Chattanooga Republican Greg Vital wound up putting $385,400 of his own money into an ultimately losing August GOP primary battle with fellow GOP candidate Todd Gardenhire, according to Action Andy’s review of new state filings. Vital, a successful health care entrepreneur and developer, reported spending $500,000 over the course of the campaign, according to his third quarter disclosure filed with the Registry of Election Finance.
Efforts Tuesday to contact Vital, who lost the open Senate District 10 race by a heart-stopping 45 votes, were unsuccessful.
As of Tuesday night, Gardenhire had not filed his latest disclosure, which covers the period from July 24 to Sept. 30 and includes final primary spending. The filing deadline is today.
Democrat Andraé McGary has yet to file as well. Up through July 23, Gardenhire reported total receipts of $116,205, including $86,205 in self-made loans, and expenditures of $105,000. The primary was Aug. 2.
Greg Vital has conceded the District 10 state Senate Republican primary to Todd Gardenhire, reports the Chattanooga Times-Free Press. The decision came after Vital mulled over the possibility of asking for a recount.
“Although it was a very close race, the election is over,” Vital said in a statement.
— UPDATE: Tennessee Ticket has posted the full Vital statement, HERE.
The Hamilton County Election Commission found 25 more votes for Todd Gardenhire in Tennessee’s Senate District 10 race Friday, and now his competitor, Greg Vital, wants a total recount, reports the Times Free Press. The votes, products of an electronic uploading error from voting machines, brought Gardenhire’s lead to 40 votes in the district. Election Commission Chairman Mike Walden said the uploading error from a machine in the Eastdale precinct didn’t count the votes for five candidates there, including Gardenhire.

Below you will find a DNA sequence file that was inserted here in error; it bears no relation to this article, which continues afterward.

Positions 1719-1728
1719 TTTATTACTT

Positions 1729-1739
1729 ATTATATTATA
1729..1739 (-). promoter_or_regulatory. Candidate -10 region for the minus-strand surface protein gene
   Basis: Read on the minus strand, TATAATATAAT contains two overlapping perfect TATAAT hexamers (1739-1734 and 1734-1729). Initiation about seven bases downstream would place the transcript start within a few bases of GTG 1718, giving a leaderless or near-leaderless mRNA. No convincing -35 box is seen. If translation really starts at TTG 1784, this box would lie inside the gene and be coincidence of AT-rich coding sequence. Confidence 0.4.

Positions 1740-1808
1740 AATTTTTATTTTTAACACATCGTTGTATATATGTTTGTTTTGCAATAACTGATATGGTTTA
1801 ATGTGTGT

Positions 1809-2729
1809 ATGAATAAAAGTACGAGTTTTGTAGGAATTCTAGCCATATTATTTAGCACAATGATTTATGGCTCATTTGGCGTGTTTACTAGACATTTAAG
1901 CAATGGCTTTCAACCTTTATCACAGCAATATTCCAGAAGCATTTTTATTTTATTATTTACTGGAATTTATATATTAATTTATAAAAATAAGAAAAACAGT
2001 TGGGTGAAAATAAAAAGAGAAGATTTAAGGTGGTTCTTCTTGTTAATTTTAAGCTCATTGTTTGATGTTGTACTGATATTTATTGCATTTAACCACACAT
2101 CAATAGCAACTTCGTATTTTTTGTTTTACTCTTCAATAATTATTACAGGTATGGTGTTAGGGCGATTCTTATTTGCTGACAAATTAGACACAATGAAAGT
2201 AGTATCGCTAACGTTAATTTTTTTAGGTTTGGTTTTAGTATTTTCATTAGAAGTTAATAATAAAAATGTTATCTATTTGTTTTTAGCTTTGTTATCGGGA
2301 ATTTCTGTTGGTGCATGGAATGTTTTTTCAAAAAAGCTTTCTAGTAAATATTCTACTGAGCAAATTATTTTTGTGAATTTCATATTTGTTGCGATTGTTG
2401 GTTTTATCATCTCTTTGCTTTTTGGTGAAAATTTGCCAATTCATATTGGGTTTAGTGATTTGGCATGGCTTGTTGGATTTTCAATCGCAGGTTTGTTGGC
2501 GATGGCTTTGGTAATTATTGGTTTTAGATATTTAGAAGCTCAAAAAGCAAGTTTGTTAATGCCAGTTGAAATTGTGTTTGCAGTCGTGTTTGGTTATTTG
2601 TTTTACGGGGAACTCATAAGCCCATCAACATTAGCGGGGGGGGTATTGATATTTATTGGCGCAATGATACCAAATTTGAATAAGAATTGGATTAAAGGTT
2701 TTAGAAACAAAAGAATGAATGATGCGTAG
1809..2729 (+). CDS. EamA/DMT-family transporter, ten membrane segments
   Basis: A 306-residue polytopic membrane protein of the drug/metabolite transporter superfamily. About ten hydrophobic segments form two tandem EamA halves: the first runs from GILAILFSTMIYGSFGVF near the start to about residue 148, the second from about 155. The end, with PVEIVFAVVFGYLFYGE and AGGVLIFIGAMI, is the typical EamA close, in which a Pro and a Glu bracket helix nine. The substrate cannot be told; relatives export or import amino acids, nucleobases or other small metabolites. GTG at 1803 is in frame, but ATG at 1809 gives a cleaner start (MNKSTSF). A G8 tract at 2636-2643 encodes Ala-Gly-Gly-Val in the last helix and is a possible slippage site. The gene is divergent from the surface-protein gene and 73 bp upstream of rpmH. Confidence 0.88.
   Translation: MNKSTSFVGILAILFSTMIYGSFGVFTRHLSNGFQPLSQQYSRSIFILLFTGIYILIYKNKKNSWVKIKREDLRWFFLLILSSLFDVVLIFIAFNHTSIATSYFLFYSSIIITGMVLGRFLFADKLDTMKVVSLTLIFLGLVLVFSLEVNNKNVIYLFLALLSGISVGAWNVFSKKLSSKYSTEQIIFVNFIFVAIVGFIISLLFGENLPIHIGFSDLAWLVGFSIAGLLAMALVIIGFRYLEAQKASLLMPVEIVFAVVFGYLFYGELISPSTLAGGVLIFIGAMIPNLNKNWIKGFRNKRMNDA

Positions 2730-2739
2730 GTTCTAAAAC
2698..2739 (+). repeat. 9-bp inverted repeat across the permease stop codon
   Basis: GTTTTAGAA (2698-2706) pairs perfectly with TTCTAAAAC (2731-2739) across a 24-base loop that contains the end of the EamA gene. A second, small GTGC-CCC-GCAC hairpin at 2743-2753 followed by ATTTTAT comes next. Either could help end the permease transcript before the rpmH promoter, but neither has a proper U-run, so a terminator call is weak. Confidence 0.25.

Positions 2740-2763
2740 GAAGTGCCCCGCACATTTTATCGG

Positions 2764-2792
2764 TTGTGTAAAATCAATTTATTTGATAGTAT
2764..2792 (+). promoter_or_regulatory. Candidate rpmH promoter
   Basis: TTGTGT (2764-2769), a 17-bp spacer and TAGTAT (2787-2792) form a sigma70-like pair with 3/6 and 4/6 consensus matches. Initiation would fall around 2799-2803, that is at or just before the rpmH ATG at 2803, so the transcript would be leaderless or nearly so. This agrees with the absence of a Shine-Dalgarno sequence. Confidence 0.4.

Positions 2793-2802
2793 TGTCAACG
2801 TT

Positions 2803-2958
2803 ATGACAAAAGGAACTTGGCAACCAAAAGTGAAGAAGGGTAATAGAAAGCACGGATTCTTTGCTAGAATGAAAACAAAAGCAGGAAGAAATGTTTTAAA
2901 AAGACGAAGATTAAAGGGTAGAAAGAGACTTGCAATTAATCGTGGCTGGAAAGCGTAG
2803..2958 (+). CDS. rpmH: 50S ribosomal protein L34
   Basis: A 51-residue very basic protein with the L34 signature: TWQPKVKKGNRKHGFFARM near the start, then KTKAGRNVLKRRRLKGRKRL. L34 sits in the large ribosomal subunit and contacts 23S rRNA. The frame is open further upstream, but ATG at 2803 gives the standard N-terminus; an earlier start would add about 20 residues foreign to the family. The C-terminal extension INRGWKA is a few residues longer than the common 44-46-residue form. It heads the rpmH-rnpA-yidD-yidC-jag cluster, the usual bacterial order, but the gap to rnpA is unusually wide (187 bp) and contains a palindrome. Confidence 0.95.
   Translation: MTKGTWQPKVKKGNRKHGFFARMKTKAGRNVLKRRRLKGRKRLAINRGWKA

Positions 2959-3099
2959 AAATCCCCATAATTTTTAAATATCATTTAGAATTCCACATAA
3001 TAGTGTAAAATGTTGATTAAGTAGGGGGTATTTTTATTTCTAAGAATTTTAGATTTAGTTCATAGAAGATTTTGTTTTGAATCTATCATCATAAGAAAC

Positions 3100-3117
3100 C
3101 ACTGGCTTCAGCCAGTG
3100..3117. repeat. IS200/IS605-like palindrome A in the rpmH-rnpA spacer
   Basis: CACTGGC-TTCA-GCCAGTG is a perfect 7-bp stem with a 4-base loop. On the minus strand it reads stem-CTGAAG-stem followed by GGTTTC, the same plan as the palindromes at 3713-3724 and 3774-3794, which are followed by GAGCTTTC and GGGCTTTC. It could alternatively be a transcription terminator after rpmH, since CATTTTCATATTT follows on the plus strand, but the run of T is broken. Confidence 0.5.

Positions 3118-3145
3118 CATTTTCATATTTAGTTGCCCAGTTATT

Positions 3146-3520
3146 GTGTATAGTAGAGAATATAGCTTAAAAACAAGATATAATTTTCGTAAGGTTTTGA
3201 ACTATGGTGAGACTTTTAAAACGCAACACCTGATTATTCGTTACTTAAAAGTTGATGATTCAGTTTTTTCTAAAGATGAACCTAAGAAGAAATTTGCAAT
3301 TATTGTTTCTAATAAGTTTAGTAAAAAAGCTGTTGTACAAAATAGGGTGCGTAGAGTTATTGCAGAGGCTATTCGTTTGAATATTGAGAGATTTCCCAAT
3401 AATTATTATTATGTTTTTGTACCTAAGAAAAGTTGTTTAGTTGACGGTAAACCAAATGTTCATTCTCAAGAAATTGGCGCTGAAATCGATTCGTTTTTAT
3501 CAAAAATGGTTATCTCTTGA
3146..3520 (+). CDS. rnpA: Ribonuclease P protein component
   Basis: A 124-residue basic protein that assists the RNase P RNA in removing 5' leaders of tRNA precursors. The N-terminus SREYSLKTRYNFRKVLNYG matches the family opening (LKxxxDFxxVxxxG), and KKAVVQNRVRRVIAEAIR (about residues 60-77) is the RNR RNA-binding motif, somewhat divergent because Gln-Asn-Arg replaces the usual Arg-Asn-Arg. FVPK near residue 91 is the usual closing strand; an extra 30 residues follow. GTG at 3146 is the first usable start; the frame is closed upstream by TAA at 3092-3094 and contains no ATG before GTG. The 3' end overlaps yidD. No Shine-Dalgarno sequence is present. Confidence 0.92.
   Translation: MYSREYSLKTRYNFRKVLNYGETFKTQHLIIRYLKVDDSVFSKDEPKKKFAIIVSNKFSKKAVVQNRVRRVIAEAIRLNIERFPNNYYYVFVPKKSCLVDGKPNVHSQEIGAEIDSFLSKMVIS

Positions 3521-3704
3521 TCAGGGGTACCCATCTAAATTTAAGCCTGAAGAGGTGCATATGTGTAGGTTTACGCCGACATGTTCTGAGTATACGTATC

“We’re in the process of re-uploading the cards again,” Walden said. “The [overall] results didn’t change.”
The new votes increased Gardenhire’s total to 8,020 over Vital’s 7,980 in a district that includes parts of Hamilton and Bradley counties.
Vital released a statement Friday calling for a recount. The election commission plans to certify the election Aug. 16, and Vital then will have five days to request the recount, election commission attorney Chris Clem said.
Early Friday, the Vital campaign hinged its hopes on provisional ballots, but election officials told the Chattanooga Times Free Press that there were only five — two in Hamilton County and three in Bradley County.
The hotly contested 10th Senate District Republican primary teetered on the edge of an electoral cliff late Thursday night, with Republican Todd Gardenhire holding a scant 15-vote lead over rival Greg Vital, according to unofficial returns.
From the Chattanooga TFP: But Gardenhire was unwilling to claim victory and Vital unwilling to concede defeat, saying uncounted provisional ballots and overseas military ballots could change the outcome. Gardenhire called the results “exciting. I don’t think anyone will get any sleep tonight,” he said.
Vital’s campaign said he remains optimistic.
“Tonight has been exciting, and too close to call. With provisional ballots still out, it is anybody’s race,” he said in a statement released late Thursday.
Andraé McGary, 32, a Chattanooga city councilman and former radio talk show host, emerged as the winner of the three-man Democratic primary, beating Hamilton County School Board member David Testerman and Quenston Coleman, a retired state probation and parole officer.
“Right now the fun begins,” McGary said. “Right now we have to convince a largely Republican area that we’re not laying down and playing dead.”
Republican state Senate candidate Todd Gardenhire accused his primary opponent, Greg Vital, of anonymously mailing to voters a 15-year-old request from Gardenhire’s ex-wife, asking for a protective order against him, but not telling “the rest of the story” — that a judge dismissed the entire matter nine days later.
An excerpt from the rest of Chris Carroll’s story: “The other thing missing from this [letter] was a disclaimer,” Gardenhire said Tuesday. “The disclaimer should have read, ‘This letter was authorized by the Pinocchio for State Senate Campaign, Greg Vital, chairman.'”
Both men are running in Senate District 10’s Republican primary to replace Sen. Andy Berke, a Democrat who’s declined a re-election bid in order to run for mayor of Chattanooga.
Gardenhire launched the accusations at Vital during a dramatic lunchtime meeting of the Hamilton County Republican Women’s Club at county GOP headquarters in Chattanooga. While both candidates verbally sparred, Vital never addressed whether his campaign mailed the petition.
Pressed about the mailer after the meeting, Vital initially refused to answer questions.
“You’re badgering,” he told a reporter. “I got one in the mail, too. That’s all I’m saying.”
Moments later, he threw up his hands and said, “I have no idea” when asked directly whether he or his campaign had any involvement in sending the mailer.